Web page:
Marine litter is a threat to both the marine ecosystem and human activities. Two new JRC reports provide recommendations and guidance to EU Member States on how to monitor and identify sources of litter that reach the seas.
JRC scientist and Chair of the Intergovernmental Technical Panel on Soils (ITPS) Luca Montanarella will give a presentation as part of the Lunchtime Conference External Cooperation Infopoint on Voluntary Guidelines for Soil Sustainable Management - Why is it important? How can we promote them in the EU cooperation activities and inside the EU?
The JRC will present the main findings of the research study: "Smart Specialisation in Latin America" which has been conducted to analyse how policy makers and other territorial actors in Mexico, Colombia, Peru, Brazil, Chile and Argentina are designing and implementing the Smart Specialisation concept.
Healthy food in schools: European Commission and Maltese Presidency present valuable new resource for public procurement authorities in Member States
A failed 2016 rainy season linked to the climate phenomenon La Niña, combined with exceptionally warm sea surface temperatures in the western Pacific and eastern Indian Oceans, have led to extreme drought in the Horn of Africa and a more intense drought than that of 2010 in Somalia. These extreme weather conditions, combined with factors including high food prices, trade disruption, population displacement and insecurity, are likely to have a very severe impact on the food security of millions of people in the coming months.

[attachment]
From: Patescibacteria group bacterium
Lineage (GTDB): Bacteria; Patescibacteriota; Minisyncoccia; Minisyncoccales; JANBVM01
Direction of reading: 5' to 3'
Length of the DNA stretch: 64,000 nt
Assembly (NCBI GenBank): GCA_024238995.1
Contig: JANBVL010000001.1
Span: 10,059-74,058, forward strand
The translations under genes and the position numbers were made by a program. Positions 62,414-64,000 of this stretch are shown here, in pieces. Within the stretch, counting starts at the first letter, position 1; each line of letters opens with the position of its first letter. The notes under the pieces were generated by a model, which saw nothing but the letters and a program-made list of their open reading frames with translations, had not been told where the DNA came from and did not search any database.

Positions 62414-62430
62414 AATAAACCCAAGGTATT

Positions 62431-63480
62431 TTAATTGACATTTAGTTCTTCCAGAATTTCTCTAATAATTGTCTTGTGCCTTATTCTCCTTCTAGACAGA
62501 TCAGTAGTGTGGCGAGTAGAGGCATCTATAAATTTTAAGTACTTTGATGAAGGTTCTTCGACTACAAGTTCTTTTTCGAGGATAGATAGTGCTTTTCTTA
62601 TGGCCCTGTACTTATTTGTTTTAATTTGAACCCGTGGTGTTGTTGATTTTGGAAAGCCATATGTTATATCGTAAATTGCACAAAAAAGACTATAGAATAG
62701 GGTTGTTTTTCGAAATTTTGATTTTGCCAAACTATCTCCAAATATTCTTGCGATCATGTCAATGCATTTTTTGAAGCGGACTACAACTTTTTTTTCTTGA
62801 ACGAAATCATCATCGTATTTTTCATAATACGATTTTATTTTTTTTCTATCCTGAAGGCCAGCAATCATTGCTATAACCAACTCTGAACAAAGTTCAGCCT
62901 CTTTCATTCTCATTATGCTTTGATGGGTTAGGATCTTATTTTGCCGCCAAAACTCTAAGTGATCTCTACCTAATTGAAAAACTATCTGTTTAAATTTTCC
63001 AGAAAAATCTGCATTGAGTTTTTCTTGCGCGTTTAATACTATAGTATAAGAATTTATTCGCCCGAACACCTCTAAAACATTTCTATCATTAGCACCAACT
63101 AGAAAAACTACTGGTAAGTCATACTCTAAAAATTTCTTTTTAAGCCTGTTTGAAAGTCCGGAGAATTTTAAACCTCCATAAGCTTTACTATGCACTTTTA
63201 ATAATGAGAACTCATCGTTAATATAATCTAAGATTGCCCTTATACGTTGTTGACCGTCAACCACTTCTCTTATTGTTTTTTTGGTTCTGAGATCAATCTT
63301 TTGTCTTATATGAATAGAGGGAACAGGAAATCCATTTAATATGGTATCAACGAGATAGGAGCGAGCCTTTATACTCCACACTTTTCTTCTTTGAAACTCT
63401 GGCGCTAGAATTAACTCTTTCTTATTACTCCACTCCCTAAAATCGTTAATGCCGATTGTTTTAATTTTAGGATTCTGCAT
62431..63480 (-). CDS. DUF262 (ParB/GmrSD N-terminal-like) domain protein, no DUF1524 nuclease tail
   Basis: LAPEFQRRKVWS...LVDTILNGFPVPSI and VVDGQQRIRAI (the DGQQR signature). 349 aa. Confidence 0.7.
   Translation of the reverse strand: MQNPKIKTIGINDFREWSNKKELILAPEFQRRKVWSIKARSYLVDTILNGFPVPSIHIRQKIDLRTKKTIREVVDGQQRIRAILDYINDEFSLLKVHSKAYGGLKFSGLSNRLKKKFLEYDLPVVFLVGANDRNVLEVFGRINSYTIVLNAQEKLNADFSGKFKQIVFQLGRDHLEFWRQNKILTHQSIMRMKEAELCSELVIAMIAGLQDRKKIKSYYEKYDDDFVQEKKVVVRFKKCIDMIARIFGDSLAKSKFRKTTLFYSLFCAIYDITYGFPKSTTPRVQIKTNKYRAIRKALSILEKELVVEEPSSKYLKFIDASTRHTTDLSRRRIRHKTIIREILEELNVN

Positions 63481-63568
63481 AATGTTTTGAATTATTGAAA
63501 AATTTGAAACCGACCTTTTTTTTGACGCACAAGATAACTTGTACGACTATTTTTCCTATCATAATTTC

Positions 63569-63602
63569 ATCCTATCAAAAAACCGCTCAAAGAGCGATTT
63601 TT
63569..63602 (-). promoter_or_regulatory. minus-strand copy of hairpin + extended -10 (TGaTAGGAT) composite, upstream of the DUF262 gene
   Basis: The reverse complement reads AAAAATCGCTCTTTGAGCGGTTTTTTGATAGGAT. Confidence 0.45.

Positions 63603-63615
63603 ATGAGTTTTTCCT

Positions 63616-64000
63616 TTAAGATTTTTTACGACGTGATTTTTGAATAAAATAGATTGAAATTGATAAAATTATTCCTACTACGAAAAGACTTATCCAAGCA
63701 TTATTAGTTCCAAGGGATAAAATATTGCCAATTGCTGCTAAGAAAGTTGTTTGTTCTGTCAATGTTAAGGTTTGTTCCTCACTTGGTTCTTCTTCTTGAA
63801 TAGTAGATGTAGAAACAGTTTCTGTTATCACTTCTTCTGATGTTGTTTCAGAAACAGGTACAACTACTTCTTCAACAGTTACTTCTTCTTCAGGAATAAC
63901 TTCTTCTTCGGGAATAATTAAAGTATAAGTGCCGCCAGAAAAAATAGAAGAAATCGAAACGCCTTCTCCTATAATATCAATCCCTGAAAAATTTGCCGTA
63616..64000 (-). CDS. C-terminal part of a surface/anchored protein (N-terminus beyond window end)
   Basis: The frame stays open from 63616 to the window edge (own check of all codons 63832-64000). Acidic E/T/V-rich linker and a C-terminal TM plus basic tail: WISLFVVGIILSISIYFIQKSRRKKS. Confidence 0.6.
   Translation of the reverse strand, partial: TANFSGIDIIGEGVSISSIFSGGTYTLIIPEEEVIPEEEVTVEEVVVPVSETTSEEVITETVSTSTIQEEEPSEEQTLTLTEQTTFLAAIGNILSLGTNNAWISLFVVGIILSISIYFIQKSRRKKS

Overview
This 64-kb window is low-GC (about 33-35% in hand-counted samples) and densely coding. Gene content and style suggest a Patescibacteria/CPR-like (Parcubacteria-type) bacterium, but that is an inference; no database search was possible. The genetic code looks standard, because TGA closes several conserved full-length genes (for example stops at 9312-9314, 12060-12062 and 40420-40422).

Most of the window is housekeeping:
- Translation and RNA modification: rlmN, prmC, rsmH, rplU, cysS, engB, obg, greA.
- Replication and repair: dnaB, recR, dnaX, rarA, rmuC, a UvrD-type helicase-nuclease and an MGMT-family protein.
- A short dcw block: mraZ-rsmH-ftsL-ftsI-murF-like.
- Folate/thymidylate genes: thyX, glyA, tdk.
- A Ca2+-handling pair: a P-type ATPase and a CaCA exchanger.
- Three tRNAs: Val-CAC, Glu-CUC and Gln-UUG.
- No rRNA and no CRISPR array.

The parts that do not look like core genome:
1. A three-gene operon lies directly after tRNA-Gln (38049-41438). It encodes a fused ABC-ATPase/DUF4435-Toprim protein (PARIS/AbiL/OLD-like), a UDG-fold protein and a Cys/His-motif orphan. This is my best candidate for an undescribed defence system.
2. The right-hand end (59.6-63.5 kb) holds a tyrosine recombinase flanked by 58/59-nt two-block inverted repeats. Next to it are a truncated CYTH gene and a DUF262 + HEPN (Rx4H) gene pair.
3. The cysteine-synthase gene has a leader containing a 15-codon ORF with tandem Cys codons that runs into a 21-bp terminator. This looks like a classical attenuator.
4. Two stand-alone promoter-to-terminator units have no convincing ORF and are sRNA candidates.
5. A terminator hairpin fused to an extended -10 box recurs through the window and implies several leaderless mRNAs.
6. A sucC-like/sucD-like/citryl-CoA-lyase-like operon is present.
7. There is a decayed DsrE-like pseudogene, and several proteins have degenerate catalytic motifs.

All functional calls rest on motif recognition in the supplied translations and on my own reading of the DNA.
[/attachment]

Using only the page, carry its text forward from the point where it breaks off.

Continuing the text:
New standards on resources and emissions will help national authorities across the EU to lower the environmental impact of around 20 000 large poultry and pig farms. The new specifications stem from the review of the Best Available Techniques (BAT) Reference Document for the intensive rearing of poultry and pigs (IRPP), the so-called IRPP BREF, whose conclusions were published on 21 February 2017 in the Official Journal of the EU.
The JRC has carried out a study of available knowledge on the replacement, reduction and refinement (the 3Rs) of animal procedures used in research and testing to understand how supply of such knowledge can better meet demand. Findings show that although much 3Rs knowledge exists, its sharing can be improved through better coordination, communication and outreach, and by more emphasis on targeted education and training initiatives.